Nursing Grad Relying on Lessons Learned at PCC in Fight Against Coronavirus

Rob Goldberg | April 6th, 2020

During PCC's 2006 pinning ceremony for soon-to-be nursing graduates, Nelly Wheeler uses her candle's flame to light a classmate's candle. Nearly 14 years later, she is one of many PCC health sciences grads helping battle the coronavirus pandemic.

GREENVILLE—Fourteen years into her career as a registered nurse, Nelly Wheeler finds herself with many other Pitt Community College health sciences alumni on the front lines of the fight against the coronavirus pandemic.

A 2006 Associate Degree Nursing graduate, Wheeler normally works night shifts in the Cardiac Outpatient Unit at Vidant Medical Center (VMC). These days, however, her schedule varies considerably as she splits time between the cardiac unit and helping battle the viral outbreak.

“My unit is currently closed for night shifts and weekends, due to the pandemic outbreak,” she explains. “Our doctors are only performing procedures for urgent cases. All other elective cases are on hold until further notice.”

Wheeler says she never really expected her nursing career would include battling a pandemic, but she’s not surprised. “As nurses, we are ready for pretty much any scenario; the human body’s functioning is unpredictable,” she said.

When she’s not caring for cardiac patients, Wheeler is stationed at a hospital entrance, taking people’s temperatures and distributing protective masks to all visitors. As a native of Colombia who came to the US in 1997 and earned her citizenship in 2009, she says her ability to speak Spanish and English fluently has come in handy.

“Yes, especially educating people about this virus and why they should remain at home,” she said. “Also, rather than having a Spanish-speaking visitor wait 30 minutes for an interpreter, I have been ready to speak with them at the door. It feels good to help.”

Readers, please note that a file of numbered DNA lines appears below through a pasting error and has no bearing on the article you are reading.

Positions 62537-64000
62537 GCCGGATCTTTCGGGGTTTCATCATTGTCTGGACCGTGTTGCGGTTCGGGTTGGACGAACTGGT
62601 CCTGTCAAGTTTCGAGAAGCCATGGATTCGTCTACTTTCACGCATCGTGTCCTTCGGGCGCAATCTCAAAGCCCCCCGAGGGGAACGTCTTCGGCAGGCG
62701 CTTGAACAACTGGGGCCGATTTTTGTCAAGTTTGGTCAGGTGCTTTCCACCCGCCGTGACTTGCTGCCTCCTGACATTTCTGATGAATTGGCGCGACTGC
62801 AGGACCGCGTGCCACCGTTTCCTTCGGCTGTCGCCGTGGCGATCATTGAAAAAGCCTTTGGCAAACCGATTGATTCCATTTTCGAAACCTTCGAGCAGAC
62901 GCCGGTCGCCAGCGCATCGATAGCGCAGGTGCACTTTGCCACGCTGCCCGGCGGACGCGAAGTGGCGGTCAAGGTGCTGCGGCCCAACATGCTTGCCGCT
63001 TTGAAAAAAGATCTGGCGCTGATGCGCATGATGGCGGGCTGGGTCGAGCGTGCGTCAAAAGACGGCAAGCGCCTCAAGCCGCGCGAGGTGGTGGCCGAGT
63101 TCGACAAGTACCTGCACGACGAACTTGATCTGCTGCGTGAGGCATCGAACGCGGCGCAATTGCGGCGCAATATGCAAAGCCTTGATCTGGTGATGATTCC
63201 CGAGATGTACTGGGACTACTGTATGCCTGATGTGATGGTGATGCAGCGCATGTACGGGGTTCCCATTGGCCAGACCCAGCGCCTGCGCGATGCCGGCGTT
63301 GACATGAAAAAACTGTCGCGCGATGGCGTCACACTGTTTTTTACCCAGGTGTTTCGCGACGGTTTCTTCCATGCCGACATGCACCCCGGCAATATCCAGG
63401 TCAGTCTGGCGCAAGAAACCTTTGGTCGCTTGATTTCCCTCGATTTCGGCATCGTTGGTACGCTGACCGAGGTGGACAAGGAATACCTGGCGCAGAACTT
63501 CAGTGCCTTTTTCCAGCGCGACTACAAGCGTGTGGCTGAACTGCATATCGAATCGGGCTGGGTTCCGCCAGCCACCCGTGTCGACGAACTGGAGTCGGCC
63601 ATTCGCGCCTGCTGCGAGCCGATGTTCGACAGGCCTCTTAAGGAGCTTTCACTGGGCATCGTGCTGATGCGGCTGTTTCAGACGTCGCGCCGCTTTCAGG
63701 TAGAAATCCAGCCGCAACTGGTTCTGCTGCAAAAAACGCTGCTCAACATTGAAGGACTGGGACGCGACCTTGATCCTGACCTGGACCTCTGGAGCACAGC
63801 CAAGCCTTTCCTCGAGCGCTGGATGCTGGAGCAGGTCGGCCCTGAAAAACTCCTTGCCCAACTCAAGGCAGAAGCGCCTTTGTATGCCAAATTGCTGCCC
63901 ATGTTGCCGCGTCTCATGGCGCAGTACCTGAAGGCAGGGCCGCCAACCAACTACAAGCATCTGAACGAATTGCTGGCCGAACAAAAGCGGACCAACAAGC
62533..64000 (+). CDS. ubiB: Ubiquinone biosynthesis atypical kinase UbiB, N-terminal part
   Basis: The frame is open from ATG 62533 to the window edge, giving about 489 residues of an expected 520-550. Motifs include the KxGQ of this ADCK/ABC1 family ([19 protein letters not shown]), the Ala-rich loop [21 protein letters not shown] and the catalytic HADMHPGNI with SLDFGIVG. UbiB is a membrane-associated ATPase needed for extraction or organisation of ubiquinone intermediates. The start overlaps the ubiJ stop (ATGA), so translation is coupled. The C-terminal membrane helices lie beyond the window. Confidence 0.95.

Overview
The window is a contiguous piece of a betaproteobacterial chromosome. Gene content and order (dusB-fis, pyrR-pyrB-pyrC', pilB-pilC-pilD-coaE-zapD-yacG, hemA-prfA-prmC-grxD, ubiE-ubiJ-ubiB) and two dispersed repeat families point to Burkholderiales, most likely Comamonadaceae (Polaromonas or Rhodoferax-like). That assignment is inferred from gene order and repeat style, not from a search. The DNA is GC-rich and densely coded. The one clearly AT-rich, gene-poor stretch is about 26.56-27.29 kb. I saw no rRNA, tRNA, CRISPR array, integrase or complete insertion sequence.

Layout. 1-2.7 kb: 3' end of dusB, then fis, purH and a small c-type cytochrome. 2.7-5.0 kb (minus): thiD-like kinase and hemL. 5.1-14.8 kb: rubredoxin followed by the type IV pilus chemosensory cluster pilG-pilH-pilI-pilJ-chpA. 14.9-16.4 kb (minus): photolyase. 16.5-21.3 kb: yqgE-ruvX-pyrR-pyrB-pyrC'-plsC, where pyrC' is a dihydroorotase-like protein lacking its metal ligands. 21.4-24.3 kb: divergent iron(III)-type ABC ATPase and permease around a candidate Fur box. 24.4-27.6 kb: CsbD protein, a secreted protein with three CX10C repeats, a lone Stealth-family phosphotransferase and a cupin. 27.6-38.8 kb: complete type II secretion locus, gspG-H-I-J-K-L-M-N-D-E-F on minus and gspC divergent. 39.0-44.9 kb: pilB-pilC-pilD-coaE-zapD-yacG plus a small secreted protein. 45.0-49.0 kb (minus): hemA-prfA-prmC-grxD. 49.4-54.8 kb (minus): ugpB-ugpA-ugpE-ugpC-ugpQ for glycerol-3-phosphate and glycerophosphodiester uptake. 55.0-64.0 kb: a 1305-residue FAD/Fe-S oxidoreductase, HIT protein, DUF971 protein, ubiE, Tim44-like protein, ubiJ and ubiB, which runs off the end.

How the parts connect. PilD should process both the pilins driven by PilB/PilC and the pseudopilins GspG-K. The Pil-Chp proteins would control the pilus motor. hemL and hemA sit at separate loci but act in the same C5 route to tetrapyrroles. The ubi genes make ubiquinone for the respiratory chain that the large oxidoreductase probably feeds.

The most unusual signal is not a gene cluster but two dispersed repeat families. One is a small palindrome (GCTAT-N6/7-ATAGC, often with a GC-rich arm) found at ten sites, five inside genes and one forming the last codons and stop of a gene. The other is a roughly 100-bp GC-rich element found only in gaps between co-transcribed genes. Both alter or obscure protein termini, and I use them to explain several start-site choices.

Though she admits it can be somewhat unnerving to interact with the public as a dangerous illness increases its reach around the globe, Wheeler says the most difficult aspect of her job right now is seeing how the situation affects patients and their families and friends.

“Not allowing patients to have any visitors affects people differently, but it’s particularly sad for the little patients in our children’s hospital,” she says. “As difficult as that is for me to witness, maintaining their health is a must. Their immune systems are so fragile that we must take every precaution possible to protect them from this crisis.”

Wheeler says the steps her alma mater recently took to help protect VMC health care workers made her proud to be a PCC Bulldog. Late last month, Pitt administrators approved a resolution that allowed the college to donate to the hospital medical- and industrial-grade personal protective equipment normally used for instructional purposes.

“I appreciate my PCC family and have always known I could count on them,” Wheeler said. “I contacted them, asking for any protective equipment and cleaning supplies that could be donated to Vidant Medical Center. They answered that same week, donating safety equipment to help prevent sickness in our community. Thank you PCC for always caring.”